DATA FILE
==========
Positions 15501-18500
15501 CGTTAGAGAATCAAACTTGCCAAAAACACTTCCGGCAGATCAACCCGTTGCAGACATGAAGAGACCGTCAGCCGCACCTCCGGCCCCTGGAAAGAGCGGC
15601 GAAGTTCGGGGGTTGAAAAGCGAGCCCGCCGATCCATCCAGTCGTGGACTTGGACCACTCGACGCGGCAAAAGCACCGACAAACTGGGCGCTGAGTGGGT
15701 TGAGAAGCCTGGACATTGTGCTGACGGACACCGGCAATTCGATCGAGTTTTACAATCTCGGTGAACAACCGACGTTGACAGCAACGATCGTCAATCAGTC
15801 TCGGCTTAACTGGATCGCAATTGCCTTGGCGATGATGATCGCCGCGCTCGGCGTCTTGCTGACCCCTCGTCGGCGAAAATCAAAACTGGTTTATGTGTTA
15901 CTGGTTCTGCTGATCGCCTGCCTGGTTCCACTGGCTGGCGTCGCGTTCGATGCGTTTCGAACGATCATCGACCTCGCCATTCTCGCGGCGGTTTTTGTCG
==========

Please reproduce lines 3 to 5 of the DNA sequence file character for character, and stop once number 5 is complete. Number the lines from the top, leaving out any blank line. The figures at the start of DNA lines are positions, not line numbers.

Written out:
15601 GAAGTTCGGGGGTTGAAAAGCGAGCCCGCCGATCCATCCAGTCGTGGACTTGGACCACTCGACGCGGCAAAAGCACCGACAAACTGGGCGCTGAGTGGGT
15701 TGAGAAGCCTGGACATTGTGCTGACGGACACCGGCAATTCGATCGAGTTTTACAATCTCGGTGAACAACCGACGTTGACAGCAACGATCGTCAATCAGTC
15801 TCGGCTTAACTGGATCGCAATTGCCTTGGCGATGATGATCGCCGCGCTCGGCGTCTTGCTGACCCCTCGTCGGCGAAAATCAAAACTGGTTTATGTGTTA